de Reilingh TS, Bodegom ME, Van Goor H, Hartman EHM, van der Wilt GJ, Bleichrodt RP (2007) Autologous tissue repair of large abdominal wall defects. Br J Surg 94(7):791–803

  12. 12.

    Silverman RP, Singh NK, Li EN, Disa JJ, Girotto JA, Slezak S, Goldberg NH (2004) Restoring abdominal wall integrity in contaminated tissue-deficient wounds using autologous fascia grafts. Plast Reconstr Surg 113(2):673–675

  13. 13.

    Leppäniemi A, Tukiainen E (2013) Reconstruction of complex abdominal wall defects. Scand J Surg 102(1):14–19

  14. 14.

    Patel NG, Ratanshi I, Buchel EW (2018) The best of abdominal wall reconstruction. Plast Reconstr Surg 141(1):113e–136e

  15. 15.

    Legbo JN, Legbo JF (2010) Abdominal wall reconstruction using de-epithelialized dermal flap: a new technique. J Surg Tech Case Rep 2(1):3

  16. 16.

    Bogetti P, Boriani F, Gravante G, Milanese A, Ferrando PM, Baglioni E (2012) A retrospective study on mesh repair alone vs mesh repair plus pedicle flap for large incisional hernias. Eur Rev Med Pharmacol Sci 16(13):1847–1852

  17. 17.

    Scheuerlein H, Thiessen A, -Pass C, Köckerling F (2018) What do we know about component separation techniques for abdominal wall hernia repair? Front Surg 5:24

  18. 18.

    Majumder A, Miller HJ, Del Campo LM, Soltanian H, Novitsky YW (2018) Assessment of myofascial medialization following posterior component separation via transversus abdominis muscle release in a cadaveric model. Hernia 22:637–644

  19. 19.

    Shestak KC, Edington HJ, Johnson RR (2000) The separation of anatomic components technique for the reconstruction of massive midline abdominal wall defects: anatomy, surgical technique, applications, and limitations revisited. Plast Reconstr Surg 105(2):731–739

  20. 20.

    Martis G, Damjanovich L (2016) Use of double-layer autologous dermal flap in the treatment of recurrent and/or infected incisional hernias: Presentation of the surgical technique and the results of 1-year follow-up—a prospective, consecutive cohort study. Hernia 20(3):461–470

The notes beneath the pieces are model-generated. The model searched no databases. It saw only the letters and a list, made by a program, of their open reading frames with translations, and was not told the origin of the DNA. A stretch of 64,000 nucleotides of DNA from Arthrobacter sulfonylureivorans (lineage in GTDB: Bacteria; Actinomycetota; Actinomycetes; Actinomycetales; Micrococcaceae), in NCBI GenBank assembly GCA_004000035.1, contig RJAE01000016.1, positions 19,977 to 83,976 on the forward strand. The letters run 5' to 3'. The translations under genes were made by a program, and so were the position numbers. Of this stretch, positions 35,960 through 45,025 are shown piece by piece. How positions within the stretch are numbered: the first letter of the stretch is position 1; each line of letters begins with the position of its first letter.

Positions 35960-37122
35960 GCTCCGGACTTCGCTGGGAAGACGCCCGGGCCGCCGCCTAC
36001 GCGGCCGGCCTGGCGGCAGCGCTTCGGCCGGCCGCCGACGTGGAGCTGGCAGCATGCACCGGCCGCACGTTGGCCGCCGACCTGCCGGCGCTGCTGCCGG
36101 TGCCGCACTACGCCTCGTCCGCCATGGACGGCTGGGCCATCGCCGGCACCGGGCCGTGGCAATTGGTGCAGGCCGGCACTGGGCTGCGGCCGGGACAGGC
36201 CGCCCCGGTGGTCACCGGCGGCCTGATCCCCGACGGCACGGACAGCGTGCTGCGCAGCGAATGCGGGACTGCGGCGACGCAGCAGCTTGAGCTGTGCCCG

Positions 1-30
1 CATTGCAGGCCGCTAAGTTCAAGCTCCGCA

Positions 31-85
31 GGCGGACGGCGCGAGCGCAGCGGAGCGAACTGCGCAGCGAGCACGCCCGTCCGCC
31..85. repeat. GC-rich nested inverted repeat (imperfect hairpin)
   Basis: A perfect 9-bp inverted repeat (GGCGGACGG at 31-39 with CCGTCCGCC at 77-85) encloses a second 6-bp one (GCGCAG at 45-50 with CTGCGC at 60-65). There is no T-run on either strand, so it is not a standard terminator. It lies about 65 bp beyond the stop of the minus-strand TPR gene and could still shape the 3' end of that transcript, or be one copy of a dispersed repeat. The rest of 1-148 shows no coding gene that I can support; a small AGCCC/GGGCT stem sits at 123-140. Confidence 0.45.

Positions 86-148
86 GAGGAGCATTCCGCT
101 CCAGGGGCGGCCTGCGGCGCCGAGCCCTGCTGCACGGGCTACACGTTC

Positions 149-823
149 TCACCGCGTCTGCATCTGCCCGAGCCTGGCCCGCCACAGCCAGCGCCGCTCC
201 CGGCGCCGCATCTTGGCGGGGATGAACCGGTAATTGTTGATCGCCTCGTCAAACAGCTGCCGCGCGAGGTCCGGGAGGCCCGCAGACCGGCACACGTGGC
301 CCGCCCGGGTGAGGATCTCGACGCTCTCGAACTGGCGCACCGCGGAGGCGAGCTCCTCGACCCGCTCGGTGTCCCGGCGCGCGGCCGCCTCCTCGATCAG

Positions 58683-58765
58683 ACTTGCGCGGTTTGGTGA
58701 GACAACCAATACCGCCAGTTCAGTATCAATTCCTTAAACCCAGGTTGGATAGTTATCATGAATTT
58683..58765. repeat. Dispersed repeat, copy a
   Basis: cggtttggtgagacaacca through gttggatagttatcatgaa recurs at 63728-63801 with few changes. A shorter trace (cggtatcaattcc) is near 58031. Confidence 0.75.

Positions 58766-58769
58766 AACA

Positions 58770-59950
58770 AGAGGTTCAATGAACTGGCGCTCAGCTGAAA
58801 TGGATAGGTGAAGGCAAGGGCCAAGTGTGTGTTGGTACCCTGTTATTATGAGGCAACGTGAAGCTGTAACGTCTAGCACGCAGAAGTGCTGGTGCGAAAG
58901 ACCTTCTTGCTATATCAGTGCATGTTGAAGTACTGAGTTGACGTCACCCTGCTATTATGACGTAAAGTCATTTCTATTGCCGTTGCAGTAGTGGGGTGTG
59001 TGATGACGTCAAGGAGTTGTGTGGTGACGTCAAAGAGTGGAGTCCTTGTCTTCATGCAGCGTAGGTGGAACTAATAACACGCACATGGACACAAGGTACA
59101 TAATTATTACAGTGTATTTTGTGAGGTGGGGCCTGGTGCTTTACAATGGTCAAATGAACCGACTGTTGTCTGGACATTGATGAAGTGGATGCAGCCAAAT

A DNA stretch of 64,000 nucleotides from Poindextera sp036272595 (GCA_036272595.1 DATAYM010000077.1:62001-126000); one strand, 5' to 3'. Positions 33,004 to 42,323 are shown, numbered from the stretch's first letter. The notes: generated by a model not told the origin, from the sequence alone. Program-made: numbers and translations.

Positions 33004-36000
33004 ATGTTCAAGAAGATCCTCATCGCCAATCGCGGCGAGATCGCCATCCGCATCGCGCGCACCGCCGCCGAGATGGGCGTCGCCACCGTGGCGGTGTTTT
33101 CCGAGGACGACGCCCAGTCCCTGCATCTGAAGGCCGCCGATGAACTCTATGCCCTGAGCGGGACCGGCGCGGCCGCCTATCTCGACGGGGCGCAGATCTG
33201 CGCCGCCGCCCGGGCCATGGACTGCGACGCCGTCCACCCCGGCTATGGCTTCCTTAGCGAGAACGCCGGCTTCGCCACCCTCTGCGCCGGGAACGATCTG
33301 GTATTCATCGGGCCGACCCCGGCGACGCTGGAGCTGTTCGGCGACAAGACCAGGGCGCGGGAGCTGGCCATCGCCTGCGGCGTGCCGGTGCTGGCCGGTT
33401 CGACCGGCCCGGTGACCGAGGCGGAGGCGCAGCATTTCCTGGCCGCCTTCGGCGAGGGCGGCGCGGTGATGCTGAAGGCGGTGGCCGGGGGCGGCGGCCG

21. 21.

    Malik A, Macdonald ADH, de Beaux AC, Tulloh BR (2014) The peritoneal flap hernioplasty for repair of large ventral and incisional hernias. Hernia 18(1):39–45

  22. 22.

    Nielsen MF, de Beaux A, Tulloh B (2019) Peritoneal flap hernioplasty for reconstruction of large ventral hernias: long-term outcome in 251 patients. World J Surg 43:1–7

  23. 23.

    Kushimoto S, Yamamoto Y, Aiboshi J, Ogawa F, Koido Y, Yoshida R, Kawai M (2007) Usefulness of the bilateral anterior rectus abdominis sheath turnover flap method for early fascial closure in patients requiring open abdominal management. World J Surg 31(1):2–8

  24. 24.

    Schaverien M, Saint-Cyr M, Arbique G, Brown SA (2008) Arterial and venous anatomies of the deep inferior epigastric perforator and superficial inferior epigastric artery flaps. Plast Reconstr Surg 121(6):1909–1919

  25. 25.

    Butler PD, Wu LC (2015) Abdominal perforator vs muscle sparing flaps for breast reconstruction. Gland Surg 4(3):212

  26. 26.

    Chiu DTW (1990) Repair and grafting of dermis fat and fascia. Plast Surg 1:516–520

  27. 27.

    Cartotto R, Musgrave MA, Beveridge M, Fish J, Gomez M (2000) Minimizing blood loss in burn surgery. J Trauma Acute Care Surg 49(6):1034–1039

Download references

Funding

There were no funding sources for the manuscript.

Author information

Correspondence to N. Bitterman.

Ethics declarations

Conflict of interest

The authors have no conflicts of interest to declare.

Ethical approval

For this type of study ethical approval is not required.

Human and animal rights

This article does not contain any studies with human participants performed by any of the authors.

Informed consent

For this type of study formal consent is not required.

Additional information

Publisher's Note

Springer Nature remains neutral with regard to jurisdictional claims in published maps and institutional affiliations.

Rights and permissions

Reprints and Permissions

About this article

Verify currency and authenticity via CrossMark

Cite this article

Bitterman, N., Ben-Nun, O., Calderon, N. et al. Use of autologous dermal flap as mesh coverage in the treatment of large abdominal-wall defect in patients following massive weight loss: presentation of a novel surgical technique . Hernia (2020). https://doi.org/10.1007/s10029-020-02127-4

Download citation

Keywords

  • Dermal flap
  • Hernia
  • Mesh
  • Abdominal-wall reconstruction
  • Weight loss